Separate switches for lights in aux
iliary parts of the building have also
Two large electric fan circulating
heat radiators, one in the gymnasium
and the other at the front of the audi
torium furnish the heat for the audi
torium and gymnasium while two
steam radiators heat the library.
Steam is furnished from the boiler
in the adjacent school building, being
forced across by means of electrically
controlled pumps. Hot water for the
wash basins in the rest rooms and
showers in the basement is also piped
from the other building.
Ventilation is obtained by roof ven
tilators and windows. The windows
sufficient to light the buiding well in
the day time are set in iron frames
of double construction, each half be
ing pivoted at the center for opening
An attractive part of the building
throughout is the clear fir flooring.
Sandpapering and waxing of all the
floors is now under way, and when
this is completed the floors will not
only be attractive but very service
able as well.
For shower room equipment a large
quantity of ventilated iron locker
boxes have been purchased and will
be installed in the near future. Bas
ketball and other athletic equipment
is being arranged for, and baskets
and backboards will probably be in
place this week. It is thought a large
net across the Bide of the gymnasium
facing the auditorium will be em
ployed to keep basketballs from going
into the audience.
Completion of this new plant has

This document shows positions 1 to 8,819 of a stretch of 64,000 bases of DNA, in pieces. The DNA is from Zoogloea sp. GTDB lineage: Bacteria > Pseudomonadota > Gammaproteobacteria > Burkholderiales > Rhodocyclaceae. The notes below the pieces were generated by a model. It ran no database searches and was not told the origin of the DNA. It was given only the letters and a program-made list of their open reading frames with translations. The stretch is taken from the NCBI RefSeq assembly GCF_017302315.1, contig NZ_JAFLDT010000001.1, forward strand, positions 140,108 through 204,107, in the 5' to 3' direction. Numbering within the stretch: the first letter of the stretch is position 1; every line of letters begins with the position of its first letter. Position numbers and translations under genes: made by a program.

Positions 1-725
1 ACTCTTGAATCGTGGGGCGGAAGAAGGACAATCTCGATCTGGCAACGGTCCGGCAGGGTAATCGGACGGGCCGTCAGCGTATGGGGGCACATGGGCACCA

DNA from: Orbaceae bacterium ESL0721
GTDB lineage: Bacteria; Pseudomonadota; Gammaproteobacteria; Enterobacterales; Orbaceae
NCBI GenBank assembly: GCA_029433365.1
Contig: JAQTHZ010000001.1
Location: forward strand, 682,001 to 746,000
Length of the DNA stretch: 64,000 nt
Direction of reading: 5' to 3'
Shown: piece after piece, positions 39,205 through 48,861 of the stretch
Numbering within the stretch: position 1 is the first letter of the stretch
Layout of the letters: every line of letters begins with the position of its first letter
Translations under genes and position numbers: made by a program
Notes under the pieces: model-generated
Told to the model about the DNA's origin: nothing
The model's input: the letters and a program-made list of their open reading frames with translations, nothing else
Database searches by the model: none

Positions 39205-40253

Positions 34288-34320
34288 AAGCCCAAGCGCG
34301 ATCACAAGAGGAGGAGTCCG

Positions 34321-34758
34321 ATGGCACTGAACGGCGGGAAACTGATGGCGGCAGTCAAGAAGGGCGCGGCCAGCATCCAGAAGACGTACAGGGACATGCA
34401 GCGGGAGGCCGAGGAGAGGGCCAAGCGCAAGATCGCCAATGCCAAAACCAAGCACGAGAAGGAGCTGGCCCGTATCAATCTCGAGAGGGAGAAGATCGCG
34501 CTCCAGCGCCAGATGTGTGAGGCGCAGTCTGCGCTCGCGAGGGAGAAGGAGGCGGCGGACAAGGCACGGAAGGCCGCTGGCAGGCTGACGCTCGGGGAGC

evinced many signs of pleasure from
brought forth many signs of pleasure
from the faculty and children as well
as the townspeople in general. Its
use, starting immediately, will be
great, judging from the long program
of activity already announced for it,
besides many other uses being
Local People Urged to
Buy Christmas Seals
With the Thanksgiving turkey safe
ly tucked away for another year, and
with the spirit of Christmas growing
every day, the time has come to call
the attention of the community to
the annual sale of Christmas seals
by the Oregon Tuberculosis associa
tion. So widespread and common has
this custom become, that "Christmas
wouldn't be Christmas" without
these little good health wishes to put
on the packages that go to out
friends and loved ones.
This year the seal sale stamp is
unusual in its unique idea of wishing
a healthy and happy Christmas to
the world. One of the large adver
tising boards in town shows a replica
of the emblem: four galloping rein
deer, a sleigh full of gifts, snowy
Christmas landscape, together with
the double armed cross of the tuber
culosis association all combine to
convey the yearly message of hope
and good cheer. ' '
Superintendent James Burgess,
who is chairman of the seal sale in
Heppner, hopes to put over the big